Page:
A weather photographer captured Comet NEOWISE soaring across Abbotsford’s early-morning sky on July 11.
Randy Small was just north of Lynden in Washington State when he was able to photograph the comet heading northeast over the Abbotsford around 3:30 a.m.
Small, who said he had woken up a little before 3 a.m. hoping to witness the once-in-a-lifetime comet. He said he was almost next to the border when he spotted it.
“I didn’t see it at first with the naked eye, but I just shot northeast,” Small said. “As soon as I shot, my camera picked it up.”
I have never seen this before, so I am assuming that this is Comet #NEOWISE early this morning just north of #Lynden, WA looking NE over #Abbotsford, #BritishColumbia. #wawx @NWSSeattle @spann @ThePhotoHour @StormHour @ScottSKOMO @MorganKIRO7 @komonews @bhamMitty @ErinMayovsky pic.twitter.com/zKQyoZGgQD
— Randy Small – Whatcom County Weather (@RandySmall) July 11, 2020
The comet, formally known as C/2020 F3 (NEOWISE), was discovered this year on March 27 by the NEOWISE Space Telescope.
Comet NEOWISE is a retrograde comet, meaning it orbits around our solar system in the opposite direction of the rotational axis of the Sun and planets.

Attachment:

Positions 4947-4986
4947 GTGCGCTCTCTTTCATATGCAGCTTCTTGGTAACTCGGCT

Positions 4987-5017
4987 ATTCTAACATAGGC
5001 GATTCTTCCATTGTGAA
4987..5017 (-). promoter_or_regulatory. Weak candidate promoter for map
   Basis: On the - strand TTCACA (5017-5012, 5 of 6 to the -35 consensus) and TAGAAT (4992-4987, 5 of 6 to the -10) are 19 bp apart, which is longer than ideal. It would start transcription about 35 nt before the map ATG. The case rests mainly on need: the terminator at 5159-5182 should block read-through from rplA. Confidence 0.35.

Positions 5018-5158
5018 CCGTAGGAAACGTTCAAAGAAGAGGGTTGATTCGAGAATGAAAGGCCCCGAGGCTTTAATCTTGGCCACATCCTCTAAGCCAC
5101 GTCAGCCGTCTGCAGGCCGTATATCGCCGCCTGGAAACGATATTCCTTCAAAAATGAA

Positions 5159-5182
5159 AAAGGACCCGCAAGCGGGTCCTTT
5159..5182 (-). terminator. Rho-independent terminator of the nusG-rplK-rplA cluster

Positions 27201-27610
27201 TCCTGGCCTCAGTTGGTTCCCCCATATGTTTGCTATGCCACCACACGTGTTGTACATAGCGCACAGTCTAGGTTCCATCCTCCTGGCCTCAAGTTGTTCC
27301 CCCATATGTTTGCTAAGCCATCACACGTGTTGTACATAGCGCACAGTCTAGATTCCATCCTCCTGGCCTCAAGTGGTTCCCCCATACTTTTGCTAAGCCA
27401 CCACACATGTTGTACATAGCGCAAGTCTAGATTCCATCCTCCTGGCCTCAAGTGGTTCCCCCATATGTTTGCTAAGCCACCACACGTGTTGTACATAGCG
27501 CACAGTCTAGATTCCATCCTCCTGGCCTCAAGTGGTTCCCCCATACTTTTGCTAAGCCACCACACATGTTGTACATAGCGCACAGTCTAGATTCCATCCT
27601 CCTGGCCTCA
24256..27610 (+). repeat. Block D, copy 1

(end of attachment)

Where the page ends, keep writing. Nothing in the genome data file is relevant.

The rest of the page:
NASA says the comet is about five kilometres across, and its tail is caused by its very close orbit around the Sun, heating its outer-ice layers and releasing gas and dust in a tail of debris.
Comet NEOWISE is expected to remain visible to eyesight throughout July, and orbit closest to Earth on July 23 at a distance of 103 million kilometres away, according to NASA.
Small – a part-time landscape and weather photographer, and part-time storm-chasing news stringer – said he’s frequently up at dawn and dusk hours.
“I’ve shot probably 80 per cent of the sunrises and sunsets [since 2016]” he said. “I’m willing to get up early, or get up at midnight and do crazy stuff if something special like this is happening.”
|Randy Small photo.|